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partly concave; and its section is composed of two opposite curves, meeting at
the bisecting point of a line drawn between the points of recess and projection,
and very much resembling the cima recta and reversa of the western architects.
(3) literally means the neck; and when employed in pedestals, it is made very
high, and resembles the dado, but every where else it serves as a sort of neutral
member, from which the projections of the rest of the mouldings are measured.
This chapter closes with rules respecting the projection of the highest and of the
most prominent parts of the pedestal, &c. &c. in these words: “The projection of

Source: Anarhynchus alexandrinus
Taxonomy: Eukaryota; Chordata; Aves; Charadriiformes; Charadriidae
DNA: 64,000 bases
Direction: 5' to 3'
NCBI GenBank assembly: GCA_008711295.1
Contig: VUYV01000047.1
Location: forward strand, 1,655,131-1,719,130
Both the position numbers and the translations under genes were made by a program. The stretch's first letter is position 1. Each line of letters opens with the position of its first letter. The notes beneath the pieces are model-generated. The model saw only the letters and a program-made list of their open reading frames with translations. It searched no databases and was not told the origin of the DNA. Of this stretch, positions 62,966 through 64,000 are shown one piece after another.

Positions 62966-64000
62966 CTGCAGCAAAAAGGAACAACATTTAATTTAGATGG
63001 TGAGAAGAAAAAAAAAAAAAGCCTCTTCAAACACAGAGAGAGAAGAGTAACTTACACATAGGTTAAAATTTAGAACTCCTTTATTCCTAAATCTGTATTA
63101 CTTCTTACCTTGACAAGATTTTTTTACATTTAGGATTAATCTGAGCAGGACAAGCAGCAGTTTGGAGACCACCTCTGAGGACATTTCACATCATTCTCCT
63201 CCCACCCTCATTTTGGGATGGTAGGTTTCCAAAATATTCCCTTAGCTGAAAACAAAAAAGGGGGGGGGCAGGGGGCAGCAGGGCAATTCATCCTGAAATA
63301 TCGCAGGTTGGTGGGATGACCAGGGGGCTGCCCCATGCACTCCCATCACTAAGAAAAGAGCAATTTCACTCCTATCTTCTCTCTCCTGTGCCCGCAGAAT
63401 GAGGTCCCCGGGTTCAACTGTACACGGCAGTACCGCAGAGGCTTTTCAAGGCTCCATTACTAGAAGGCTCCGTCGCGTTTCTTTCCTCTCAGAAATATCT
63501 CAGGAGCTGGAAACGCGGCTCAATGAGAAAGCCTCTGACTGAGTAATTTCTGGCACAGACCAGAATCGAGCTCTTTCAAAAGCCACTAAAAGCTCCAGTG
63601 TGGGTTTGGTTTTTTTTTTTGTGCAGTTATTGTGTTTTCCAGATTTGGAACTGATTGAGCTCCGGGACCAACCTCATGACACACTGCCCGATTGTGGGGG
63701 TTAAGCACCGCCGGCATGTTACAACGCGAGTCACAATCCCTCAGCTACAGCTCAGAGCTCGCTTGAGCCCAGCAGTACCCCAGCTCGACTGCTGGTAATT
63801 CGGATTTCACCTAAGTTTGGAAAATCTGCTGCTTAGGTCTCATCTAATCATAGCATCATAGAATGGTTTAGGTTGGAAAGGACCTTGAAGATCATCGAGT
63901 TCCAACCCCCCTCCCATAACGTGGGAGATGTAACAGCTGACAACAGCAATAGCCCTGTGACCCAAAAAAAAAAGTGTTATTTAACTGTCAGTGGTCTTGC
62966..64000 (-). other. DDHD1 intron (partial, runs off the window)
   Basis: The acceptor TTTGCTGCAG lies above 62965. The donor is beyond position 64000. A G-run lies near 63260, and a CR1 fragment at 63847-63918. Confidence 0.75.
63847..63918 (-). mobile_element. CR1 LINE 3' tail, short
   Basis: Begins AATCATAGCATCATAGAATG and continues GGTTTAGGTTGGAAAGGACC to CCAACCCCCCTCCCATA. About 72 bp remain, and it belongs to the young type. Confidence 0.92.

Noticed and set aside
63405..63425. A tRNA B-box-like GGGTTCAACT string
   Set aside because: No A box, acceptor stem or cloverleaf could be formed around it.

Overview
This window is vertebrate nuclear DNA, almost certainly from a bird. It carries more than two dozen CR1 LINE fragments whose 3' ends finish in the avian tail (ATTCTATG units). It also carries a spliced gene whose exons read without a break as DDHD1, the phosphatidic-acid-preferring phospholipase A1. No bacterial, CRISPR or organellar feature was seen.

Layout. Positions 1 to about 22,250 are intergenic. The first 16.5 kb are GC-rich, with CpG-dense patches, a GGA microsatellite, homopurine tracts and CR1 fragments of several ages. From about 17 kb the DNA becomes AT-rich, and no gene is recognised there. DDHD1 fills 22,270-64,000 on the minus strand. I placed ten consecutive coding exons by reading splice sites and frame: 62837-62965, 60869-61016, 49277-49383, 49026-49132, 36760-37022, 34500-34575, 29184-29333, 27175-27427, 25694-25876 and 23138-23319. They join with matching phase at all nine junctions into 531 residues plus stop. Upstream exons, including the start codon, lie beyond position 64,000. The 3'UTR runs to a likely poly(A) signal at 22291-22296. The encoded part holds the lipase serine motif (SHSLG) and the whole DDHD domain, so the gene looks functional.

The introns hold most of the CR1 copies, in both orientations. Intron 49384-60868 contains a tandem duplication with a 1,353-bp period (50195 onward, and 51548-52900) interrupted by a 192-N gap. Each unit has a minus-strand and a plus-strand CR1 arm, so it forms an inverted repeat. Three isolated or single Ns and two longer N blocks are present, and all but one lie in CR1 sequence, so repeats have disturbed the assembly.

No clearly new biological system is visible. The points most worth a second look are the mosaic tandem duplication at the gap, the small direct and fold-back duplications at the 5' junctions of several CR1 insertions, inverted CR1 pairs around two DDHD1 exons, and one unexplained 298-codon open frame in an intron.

the base or upána is equal to its height, or two, three, or four times as much more
The projection of the capital is one diameter, or about an eighth part beyond that
of the lowest part of the base; the fillets project the full, and the torus three-
quarters of their respective heights. The height of the entablature is one-fourth of
that of ...
The projection of the plinth is onethird of the height of the whole base; the torus
and the platband project equal to their respective heights. The upper ornaments
of this column occupy two diameters, and the capital takes three-quarters of the ...
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Ram Raz: Essay on the Architecture of the Hindús / by Rám Ráz. - London : Parker, 1834. - xiv, 64 S. : Ill. - (Oriental Translation Fund) Die bibliographische Beschreibung im Haupteintrag ist unzureichend und irreführend.